Reading for Friday, April 6: Acts 1
Posting this a day late. It seemed odd to plow straight into Acts on Good Friday! But here we go!
V1, Luke says, “I have dealt with all that Jesus began to do and teach…”, implying that this second volume will be about things Jesus is continuing to do. Too often, we speak of God in the past tense, the God of the Bible characters we read about. But Luke rejects this categorically; while affirming the ascension of Jesus to the right hand of God, he also proclaims the Spirit-inspired activity of His followers here on earth, those who labor to fulfill Jesus’ prayer that God’s Kingdom reign would come and His will would be done “on earth as it is in heaven.” This is why Luke writes Acts.
Thus, it is misleading to refer to this text as we commonly have, “The Acts of the Apostles”. We would do well to remember this sacred writing as “The Acts of Jesus” or “The Acts of the Holy Spirit.” Just as the Spirit was at work in the conception of Jesus in Luke 1&2, so too is the same Spirit at work in the church, the body of Christ, here in Acts 1&2. Luke prepares us for this in the opening scene here, as Jesus reminds His disciples of the promise of Spirit-baptism “not many days from now,” (v5).
V6, “So when they had come together, they asked him, ‘Lord, will you at this time restore the kingdom to Israel?'” Even on this side of the cross and the empty tomb, there is misunderstanding. Anticipating a restoration of Israel’s fortunes, the disciples will be filled with wonder as the Spirit moves through Jew and Gentile alike and God’s Kingdom encompasses a sphere far greater than Israel. V8 is programmatic for Acts. “But you will receive power when the Holy Spirit has come upon you, and you will be my witnesses in Jerusalem and in all Judea and Samaria, and to the end of the earth.” Luke will follow this outline throughout Acts.
V14 – The disciples remain in community, huddled together, devoting themselves to prayer. Community in Christ draws us together: Christ at the epicenter, the singular object of devotion, flanked by those whose hearts have burned within them at the proclamation of the Good News (Luke 24). The time for dispersal will come much later. These apostles will bear witness to this Good News around the world at great personal risk. Many of them will die alone, reviled, persecuted by a threatened and crumbling empire. But in these first days following the resurrection and ascension, these brothers and sisters are sustained by their mutual recollection of Christ and fervent prayer.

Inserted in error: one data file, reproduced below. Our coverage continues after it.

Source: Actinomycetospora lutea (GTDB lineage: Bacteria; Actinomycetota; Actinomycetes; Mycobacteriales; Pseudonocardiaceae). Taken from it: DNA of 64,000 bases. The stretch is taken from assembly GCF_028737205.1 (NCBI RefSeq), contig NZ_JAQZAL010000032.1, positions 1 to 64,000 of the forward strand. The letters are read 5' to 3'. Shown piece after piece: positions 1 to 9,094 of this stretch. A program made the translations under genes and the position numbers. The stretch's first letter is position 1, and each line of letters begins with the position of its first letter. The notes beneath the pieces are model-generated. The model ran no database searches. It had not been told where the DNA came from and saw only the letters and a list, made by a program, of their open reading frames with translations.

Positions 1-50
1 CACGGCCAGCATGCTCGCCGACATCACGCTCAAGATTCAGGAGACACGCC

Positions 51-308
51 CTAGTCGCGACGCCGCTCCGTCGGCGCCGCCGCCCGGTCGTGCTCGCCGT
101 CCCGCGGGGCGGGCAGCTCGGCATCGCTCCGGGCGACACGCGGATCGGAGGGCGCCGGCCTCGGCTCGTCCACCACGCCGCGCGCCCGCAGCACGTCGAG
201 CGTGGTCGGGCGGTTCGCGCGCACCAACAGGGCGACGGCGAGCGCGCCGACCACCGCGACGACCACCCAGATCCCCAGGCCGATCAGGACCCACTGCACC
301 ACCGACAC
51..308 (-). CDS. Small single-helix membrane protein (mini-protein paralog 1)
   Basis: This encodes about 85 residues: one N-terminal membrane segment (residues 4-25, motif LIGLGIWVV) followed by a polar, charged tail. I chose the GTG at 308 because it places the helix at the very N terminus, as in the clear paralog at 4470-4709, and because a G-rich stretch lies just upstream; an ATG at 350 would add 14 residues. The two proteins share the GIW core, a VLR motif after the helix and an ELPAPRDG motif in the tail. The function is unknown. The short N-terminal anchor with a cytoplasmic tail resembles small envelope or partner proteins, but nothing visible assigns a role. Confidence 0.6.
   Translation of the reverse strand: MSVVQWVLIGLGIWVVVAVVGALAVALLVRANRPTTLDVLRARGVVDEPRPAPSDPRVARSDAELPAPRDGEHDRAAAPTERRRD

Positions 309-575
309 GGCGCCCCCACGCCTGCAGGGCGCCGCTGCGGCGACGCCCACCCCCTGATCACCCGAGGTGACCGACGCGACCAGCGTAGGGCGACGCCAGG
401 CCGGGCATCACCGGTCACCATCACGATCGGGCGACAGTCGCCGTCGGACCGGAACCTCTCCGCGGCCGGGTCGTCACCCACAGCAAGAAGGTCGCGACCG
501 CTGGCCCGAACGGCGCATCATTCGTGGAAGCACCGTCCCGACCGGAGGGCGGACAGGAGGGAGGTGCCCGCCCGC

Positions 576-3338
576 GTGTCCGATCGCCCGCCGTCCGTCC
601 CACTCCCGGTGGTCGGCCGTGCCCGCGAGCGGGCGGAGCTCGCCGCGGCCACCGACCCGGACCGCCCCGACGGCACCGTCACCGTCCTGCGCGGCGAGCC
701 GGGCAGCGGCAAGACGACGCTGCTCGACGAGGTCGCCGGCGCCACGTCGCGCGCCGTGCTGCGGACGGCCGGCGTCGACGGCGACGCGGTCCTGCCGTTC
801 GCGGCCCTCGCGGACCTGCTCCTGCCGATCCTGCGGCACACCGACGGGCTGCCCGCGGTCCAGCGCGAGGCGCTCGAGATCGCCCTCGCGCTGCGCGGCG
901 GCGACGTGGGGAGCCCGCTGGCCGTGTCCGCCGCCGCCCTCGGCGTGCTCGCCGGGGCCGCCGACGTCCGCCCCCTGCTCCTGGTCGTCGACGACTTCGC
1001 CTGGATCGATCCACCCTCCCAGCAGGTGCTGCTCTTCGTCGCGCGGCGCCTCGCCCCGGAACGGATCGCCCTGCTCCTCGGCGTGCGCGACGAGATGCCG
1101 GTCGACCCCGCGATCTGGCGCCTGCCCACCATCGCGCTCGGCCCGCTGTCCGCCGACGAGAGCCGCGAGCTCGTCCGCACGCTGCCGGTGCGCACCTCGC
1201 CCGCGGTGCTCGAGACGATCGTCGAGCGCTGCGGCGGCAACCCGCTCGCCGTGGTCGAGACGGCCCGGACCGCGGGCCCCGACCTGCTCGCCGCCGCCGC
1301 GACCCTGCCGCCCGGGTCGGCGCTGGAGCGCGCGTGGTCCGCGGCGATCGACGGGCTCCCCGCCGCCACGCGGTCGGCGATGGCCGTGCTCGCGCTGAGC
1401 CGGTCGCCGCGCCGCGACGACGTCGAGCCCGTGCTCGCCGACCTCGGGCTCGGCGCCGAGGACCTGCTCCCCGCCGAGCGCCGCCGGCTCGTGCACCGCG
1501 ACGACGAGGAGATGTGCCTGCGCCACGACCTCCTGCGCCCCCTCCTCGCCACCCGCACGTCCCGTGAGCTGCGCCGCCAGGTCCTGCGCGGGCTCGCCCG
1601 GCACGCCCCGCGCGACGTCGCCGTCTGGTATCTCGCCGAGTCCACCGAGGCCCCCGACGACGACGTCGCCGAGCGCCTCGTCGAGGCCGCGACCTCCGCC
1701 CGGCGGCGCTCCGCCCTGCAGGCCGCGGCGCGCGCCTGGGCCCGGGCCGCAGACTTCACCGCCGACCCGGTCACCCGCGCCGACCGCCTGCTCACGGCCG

For these followers, prayer precedes activity. Prayer precedes proclamation. Prayer even precedes internal organization. Luke portrayed Jesus as a man of prayer in painstaking detail. And now His followers demonstrate their faithfulness by following suit. Spirit-breathed communion with God will continue to animate the body of Christ on earth.
By chapter’s end, internal activity is the focus of the conversation, namely finding a replacement for Judas. Nominations are accepted, Scripture is consulted, deliberations ensue. But again, prayer. V24-26, “And they prayed and said, “You, Lord, who know the hearts of all, show which one of these two you have chosen to take the place in this ministry and apostleship from which Judas turned aside to go to his own place.” And they cast lots for them, and the lot fell on Matthias, and he was numbered with the eleven apostles.”
It’s as if Luke is saying, “Just in case you think this whole thing was powered by human strategy or political machinations or popularity, trust me — nothing of the sort was going on.” He gives us an unflattering portrait of the early church’s leadership (at least in the eyes of conventional “worldly” wisdom): the disciples pray about it and then, in essence, roll dice and trust that God will manipulate the results to bring about His desired end. But this is the Gospel: foolish to some, it is the wisdom of God. This is the apex of trusting your prayer: not because you know the “magic words” or that you’ve somehow curried enough favor with God to be heard…but because your confidence in the One who hears your prayer is supreme.
And this unwavering confidence in the One who raised Christ from the dead will be one of the hallmarks of these disciples as we read through Acts together.